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Choosing Incentives Over Mandates for Minimum Urban Densities

Washington's House Bill 1923 is one of a number of bills under consideration this year on the West Coast that attempts to leverage the power of the state for the sake of new development.
May 17, 2019, 7am PDT | James Brasuell | @CasualBrasuell
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Will Merydith

Natalie Bicknell reports on the final details of House Bill 1923 in Washington State, which encourages cities to adopt policies that increase density.

The bill enjoyed bipartisan support from the outset, and now awaits the governor's signature, but Bicknell notes that the bill still underwent substantive changes on the way to approval. The key question up for debate is how much power the state should wield in setting minimum urban densities.

While early versions of HB 1923 included statewide mandates, from the beginning its sponsor, Representative Joe Fitzgibbon (D-34th District), sought to differentiate HB 1923 from other minimum density bills by giving local governments the option to select from a menu of options to fulfill their density requirements. Rep. Fitzgibbon hoped that by providing choices, local governments would be more receptive to the bill’s requirements.

However, it became clear to Rep. Fitzgibbon that cities were not going to get on board with a bill that included what some local government officials perceived as unfunded mandates or penalties. As a result, HB 1923 shifted from mandates to incentives, although some provisions, such as protection from appeals for developments that meet certain requirements, will take effect statewide.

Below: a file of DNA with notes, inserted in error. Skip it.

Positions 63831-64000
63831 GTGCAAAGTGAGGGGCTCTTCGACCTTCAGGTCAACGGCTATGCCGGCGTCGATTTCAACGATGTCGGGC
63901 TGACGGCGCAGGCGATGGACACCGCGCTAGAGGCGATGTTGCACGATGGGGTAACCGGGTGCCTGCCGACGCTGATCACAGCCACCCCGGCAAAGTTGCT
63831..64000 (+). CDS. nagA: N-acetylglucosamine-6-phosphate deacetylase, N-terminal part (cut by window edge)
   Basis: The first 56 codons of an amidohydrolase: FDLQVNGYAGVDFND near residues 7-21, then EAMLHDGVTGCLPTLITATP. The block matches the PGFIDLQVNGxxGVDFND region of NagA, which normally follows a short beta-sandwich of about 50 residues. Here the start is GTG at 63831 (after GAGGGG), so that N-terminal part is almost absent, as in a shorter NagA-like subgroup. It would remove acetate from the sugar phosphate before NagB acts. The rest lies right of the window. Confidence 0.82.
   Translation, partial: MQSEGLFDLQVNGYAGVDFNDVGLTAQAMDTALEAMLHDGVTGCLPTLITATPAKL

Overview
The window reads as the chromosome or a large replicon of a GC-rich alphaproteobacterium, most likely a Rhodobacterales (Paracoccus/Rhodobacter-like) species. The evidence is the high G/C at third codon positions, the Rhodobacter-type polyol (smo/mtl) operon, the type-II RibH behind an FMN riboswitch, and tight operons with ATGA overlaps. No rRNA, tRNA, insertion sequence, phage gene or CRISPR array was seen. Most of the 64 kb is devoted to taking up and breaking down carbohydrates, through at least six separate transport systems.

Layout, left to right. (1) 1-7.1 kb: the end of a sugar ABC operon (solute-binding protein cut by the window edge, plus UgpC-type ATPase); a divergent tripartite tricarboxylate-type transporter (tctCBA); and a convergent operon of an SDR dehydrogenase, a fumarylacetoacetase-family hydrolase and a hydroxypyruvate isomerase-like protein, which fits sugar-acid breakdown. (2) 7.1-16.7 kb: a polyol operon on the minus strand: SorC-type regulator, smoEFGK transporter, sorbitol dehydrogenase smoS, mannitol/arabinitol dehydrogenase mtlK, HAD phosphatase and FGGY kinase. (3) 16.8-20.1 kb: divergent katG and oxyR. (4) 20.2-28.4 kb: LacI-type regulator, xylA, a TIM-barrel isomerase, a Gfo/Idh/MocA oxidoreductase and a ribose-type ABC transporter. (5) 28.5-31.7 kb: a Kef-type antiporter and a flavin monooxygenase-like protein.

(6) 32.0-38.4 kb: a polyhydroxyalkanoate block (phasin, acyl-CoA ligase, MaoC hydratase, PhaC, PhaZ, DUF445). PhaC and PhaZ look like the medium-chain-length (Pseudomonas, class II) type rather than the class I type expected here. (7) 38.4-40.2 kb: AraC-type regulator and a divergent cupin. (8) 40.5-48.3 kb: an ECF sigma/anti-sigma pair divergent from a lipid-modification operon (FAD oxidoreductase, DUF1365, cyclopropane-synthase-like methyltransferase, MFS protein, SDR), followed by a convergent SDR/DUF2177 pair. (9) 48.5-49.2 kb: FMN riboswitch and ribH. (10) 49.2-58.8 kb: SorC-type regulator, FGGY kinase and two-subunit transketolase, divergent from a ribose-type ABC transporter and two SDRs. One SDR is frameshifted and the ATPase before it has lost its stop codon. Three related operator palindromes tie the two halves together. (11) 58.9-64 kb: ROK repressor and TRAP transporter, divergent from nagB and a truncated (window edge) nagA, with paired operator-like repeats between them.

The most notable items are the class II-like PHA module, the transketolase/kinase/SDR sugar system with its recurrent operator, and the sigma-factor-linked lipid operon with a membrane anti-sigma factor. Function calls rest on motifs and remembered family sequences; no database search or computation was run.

Despite those changes and its bipartisan support, the Seattle Times is calling on Governor Jay Inslee to veto House Bill 1923, claiming it is designed to "[please] developers by ending the legal appeals that have slowed down 'citywide' implementation of Mandatory Housing Affordability (MHA) in Seattle."

The article includes a lot more detail about the final contents of the bill, including "menu of land use actions that cities can select from in order to qualify for up to $100,000 in planning grant assistance."

Full Story:
Published on Tuesday, May 14, 2019 in The Urbanist
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